(9) Arkansas 86, (8) Indiana 72 [66]

Much will be made of Eric Gordon's 3-for-15 shooting, but the Hoosier offense was good enough to win thanks to the irrepressible D.J. White (22 points, nine boards, zero turnovers) and Armon Bassett hitting five of seven three-pointers. The Hogs' 33 free throw attempts and 62.5% (eFG) shooting was the real story. Now begins the sweepstakes for the most high-profile coaching job available in '08.

(6) Oklahoma 72, (11) Saint Joseph's 64 [58]

An ugly and slow methodical win for the Sooners in a game that wasn't as tense as the final score indicates. The Hawks closed a 19-point second half deficit to four with about four minutes to go, but got no closer. OU shot 75% (eFG) from the field and took 26 free throws to fuel their offensive barrage.

(13) Siena 83, (4) Vanderbilt 62 [69]

Another fabulous shooting night for the winners. Siena posted an eFG% of 66.3 in this one and led by at least seven throughout the second half. It was the most lopsided 4/13 game since 1985. This sets up a Siena/Villanova second round game. Bill Self is ecstatic.

(7) Miami FL 78, (10) Saint Mary's 64 [75]

The 'Canes went on a 15-2 run early in the second half to turn a six-point deficit into a seven-point lead. Only two players scored in double figures: the Gaels' Patrick Mills (24) and Miami's Jack McClinton (38, 32 after halftime).

(7) Butler 81, (10) South Alabama 61 [62]

Pete Campbell poured in 26 points in 20 minutes on a Curry-like 8-of-10 from long range. This set up a second round game with Tennessee, a rematch of last year's game in the Preseason NIT. This may be hyped as a contrast of styles, but if that's proposed as a key to victory, politely disregard it. Butler will use clock when they have the ball, and Tennessee will jack up shots. Last season's game was won easily by Butler, but was played in 68 possessions, much closer to Tennessee's average pace.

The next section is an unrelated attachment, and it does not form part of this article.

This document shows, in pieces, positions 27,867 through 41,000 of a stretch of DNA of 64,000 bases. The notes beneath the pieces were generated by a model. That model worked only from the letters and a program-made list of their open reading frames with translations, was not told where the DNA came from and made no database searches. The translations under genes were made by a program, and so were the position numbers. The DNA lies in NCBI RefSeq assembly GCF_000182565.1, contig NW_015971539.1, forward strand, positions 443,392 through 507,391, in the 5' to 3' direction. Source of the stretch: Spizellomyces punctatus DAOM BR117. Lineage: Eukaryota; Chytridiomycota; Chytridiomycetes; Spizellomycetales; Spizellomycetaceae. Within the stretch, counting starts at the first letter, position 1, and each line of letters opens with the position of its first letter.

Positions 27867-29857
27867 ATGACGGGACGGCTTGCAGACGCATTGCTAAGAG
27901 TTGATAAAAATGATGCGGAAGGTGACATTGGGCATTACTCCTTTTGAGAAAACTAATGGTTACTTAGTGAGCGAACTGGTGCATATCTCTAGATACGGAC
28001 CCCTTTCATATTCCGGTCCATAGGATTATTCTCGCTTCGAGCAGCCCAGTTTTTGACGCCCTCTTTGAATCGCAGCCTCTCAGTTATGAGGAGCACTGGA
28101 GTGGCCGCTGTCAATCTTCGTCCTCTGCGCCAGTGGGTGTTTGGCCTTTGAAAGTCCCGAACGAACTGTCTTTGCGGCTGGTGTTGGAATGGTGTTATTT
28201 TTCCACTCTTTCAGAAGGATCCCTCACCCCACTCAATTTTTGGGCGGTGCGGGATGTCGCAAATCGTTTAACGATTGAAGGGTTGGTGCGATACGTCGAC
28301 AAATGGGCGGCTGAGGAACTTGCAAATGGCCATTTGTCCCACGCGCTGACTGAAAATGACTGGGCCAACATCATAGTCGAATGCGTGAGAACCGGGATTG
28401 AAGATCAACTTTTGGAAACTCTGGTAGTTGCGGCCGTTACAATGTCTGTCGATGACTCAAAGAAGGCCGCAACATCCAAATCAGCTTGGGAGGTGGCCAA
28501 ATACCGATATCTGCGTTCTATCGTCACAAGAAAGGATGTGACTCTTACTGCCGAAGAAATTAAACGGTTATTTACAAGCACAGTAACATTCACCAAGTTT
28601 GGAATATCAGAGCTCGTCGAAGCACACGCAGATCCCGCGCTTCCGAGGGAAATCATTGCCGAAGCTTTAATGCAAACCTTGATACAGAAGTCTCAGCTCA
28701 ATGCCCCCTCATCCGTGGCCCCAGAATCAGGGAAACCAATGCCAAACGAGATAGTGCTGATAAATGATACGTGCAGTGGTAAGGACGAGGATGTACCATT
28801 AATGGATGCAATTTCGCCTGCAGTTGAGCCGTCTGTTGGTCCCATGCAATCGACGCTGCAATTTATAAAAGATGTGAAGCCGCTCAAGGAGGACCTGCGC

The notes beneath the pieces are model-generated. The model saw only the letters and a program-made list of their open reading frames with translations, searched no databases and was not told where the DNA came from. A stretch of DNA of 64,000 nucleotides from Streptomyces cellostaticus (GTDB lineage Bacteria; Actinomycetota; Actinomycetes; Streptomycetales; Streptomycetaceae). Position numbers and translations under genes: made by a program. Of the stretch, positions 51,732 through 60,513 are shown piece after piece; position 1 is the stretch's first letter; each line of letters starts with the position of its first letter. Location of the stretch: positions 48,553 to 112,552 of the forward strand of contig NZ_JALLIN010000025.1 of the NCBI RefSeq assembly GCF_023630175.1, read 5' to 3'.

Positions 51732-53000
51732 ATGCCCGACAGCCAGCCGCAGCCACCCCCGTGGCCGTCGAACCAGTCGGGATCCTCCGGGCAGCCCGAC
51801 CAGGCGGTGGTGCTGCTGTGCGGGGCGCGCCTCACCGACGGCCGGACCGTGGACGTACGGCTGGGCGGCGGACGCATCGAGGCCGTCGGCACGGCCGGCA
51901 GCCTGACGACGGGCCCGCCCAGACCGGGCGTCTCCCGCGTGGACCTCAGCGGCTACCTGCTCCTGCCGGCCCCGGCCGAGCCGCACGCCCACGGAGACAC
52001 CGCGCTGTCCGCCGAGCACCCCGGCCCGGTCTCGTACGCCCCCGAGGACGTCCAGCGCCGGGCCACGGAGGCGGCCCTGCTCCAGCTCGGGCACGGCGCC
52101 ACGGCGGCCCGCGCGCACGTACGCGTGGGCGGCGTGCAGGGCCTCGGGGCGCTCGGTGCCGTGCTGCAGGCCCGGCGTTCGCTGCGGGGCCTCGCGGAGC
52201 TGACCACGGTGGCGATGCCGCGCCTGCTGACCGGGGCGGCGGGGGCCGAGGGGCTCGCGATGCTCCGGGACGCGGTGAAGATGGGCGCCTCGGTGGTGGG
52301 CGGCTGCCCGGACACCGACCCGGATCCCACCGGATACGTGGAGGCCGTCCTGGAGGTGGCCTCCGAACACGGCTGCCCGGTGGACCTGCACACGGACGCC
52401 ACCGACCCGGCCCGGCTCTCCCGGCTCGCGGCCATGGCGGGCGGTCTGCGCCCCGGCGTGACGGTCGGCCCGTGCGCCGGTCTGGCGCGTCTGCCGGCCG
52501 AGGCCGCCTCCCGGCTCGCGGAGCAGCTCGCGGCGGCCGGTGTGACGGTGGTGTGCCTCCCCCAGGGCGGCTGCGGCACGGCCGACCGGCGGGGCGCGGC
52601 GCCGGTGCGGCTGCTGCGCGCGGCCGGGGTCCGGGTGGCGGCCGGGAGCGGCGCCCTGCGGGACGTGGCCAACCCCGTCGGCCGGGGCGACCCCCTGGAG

(3) Louisville 79, (14) Boise State 61 [69]

An easy win for the Cards, aided by 12-of-24 shooting on three-pointers which gave us yet another gaudy eFG performance on day two--67.3%.

(2) Georgetown 66, (15) UMBC 47 [60]

Nothing noteworthy here except Billy Packer commenting on how Georgetown's defense is so much better than its offense. His justification, of course, was points per game data.

(2) Texas 74, (15) Austin Peay 54 [59]

This was not competitive from the start but an interesting take away from this one is that Austin Peay grabbed 18 offensive boards in a slow-paced game. The Longhorns are rather pathetic rebounding out of their zone and this could be their undoing against a team with more skilled big men.

(1) Memphis 87, (16) Texas-Arlington 63 [67]
(1) North Carolina 113, (16) Mount St. Mary's 74 [76]

The one-seeds successfully avoid the 16s for another year. UTA managed to hold a lead three minutes into the game against Memphis, the only time a 16-seed led in the first round.

Ken Pomeroy is an author of Basketball Prospectus. You can contact Ken by clicking here or click here to see Ken's other articles.